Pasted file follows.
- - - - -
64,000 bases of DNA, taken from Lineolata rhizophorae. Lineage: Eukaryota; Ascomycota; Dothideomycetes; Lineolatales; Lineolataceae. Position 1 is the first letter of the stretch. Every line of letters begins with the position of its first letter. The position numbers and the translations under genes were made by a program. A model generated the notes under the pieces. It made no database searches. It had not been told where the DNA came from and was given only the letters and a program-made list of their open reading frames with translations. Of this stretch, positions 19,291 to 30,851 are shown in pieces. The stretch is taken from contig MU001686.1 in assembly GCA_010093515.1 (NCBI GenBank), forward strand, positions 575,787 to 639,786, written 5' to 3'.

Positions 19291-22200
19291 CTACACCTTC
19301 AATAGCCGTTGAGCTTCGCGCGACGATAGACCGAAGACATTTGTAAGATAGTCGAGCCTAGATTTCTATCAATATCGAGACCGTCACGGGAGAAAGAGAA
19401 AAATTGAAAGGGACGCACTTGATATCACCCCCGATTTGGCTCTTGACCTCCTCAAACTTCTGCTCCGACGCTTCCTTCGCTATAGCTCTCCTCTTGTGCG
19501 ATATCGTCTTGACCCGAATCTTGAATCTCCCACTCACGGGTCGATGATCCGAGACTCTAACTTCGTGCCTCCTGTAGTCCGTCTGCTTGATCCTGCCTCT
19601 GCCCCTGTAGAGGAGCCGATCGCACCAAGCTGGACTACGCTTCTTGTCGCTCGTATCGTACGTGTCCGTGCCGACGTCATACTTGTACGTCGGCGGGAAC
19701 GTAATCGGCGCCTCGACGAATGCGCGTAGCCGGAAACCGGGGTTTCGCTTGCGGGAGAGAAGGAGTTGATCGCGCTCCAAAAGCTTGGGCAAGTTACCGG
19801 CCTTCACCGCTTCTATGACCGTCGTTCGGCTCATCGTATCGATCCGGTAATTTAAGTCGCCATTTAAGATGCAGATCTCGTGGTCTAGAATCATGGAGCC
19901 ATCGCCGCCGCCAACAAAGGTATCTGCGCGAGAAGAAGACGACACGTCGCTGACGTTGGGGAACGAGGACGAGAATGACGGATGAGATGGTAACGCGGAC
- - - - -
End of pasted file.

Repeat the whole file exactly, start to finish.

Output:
64,000 bases of DNA, taken from Lineolata rhizophorae. Lineage: Eukaryota; Ascomycota; Dothideomycetes; Lineolatales; Lineolataceae. Position 1 is the first letter of the stretch. Every line of letters begins with the position of its first letter. The position numbers and the translations under genes were made by a program. A model generated the notes under the pieces. It made no database searches. It had not been told where the DNA came from and was given only the letters and a program-made list of their open reading frames with translations. Of this stretch, positions 19,291 to 30,851 are shown in pieces. The stretch is taken from contig MU001686.1 in assembly GCA_010093515.1 (NCBI GenBank), forward strand, positions 575,787 to 639,786, written 5' to 3'.

Positions 19291-22200
19291 CTACACCTTC
19301 AATAGCCGTTGAGCTTCGCGCGACGATAGACCGAAGACATTTGTAAGATAGTCGAGCCTAGATTTCTATCAATATCGAGACCGTCACGGGAGAAAGAGAA
19401 AAATTGAAAGGGACGCACTTGATATCACCCCCGATTTGGCTCTTGACCTCCTCAAACTTCTGCTCCGACGCTTCCTTCGCTATAGCTCTCCTCTTGTGCG
19501 ATATCGTCTTGACCCGAATCTTGAATCTCCCACTCACGGGTCGATGATCCGAGACTCTAACTTCGTGCCTCCTGTAGTCCGTCTGCTTGATCCTGCCTCT
19601 GCCCCTGTAGAGGAGCCGATCGCACCAAGCTGGACTACGCTTCTTGTCGCTCGTATCGTACGTGTCCGTGCCGACGTCATACTTGTACGTCGGCGGGAAC
19701 GTAATCGGCGCCTCGACGAATGCGCGTAGCCGGAAACCGGGGTTTCGCTTGCGGGAGAGAAGGAGTTGATCGCGCTCCAAAAGCTTGGGCAAGTTACCGG
19801 CCTTCACCGCTTCTATGACCGTCGTTCGGCTCATCGTATCGATCCGGTAATTTAAGTCGCCATTTAAGATGCAGATCTCGTGGTCTAGAATCATGGAGCC
19901 ATCGCCGCCGCCAACAAAGGTATCTGCGCGAGAAGAAGACGACACGTCGCTGACGTTGGGGAACGAGGACGAGAATGACGGATGAGATGGTAACGCGGAC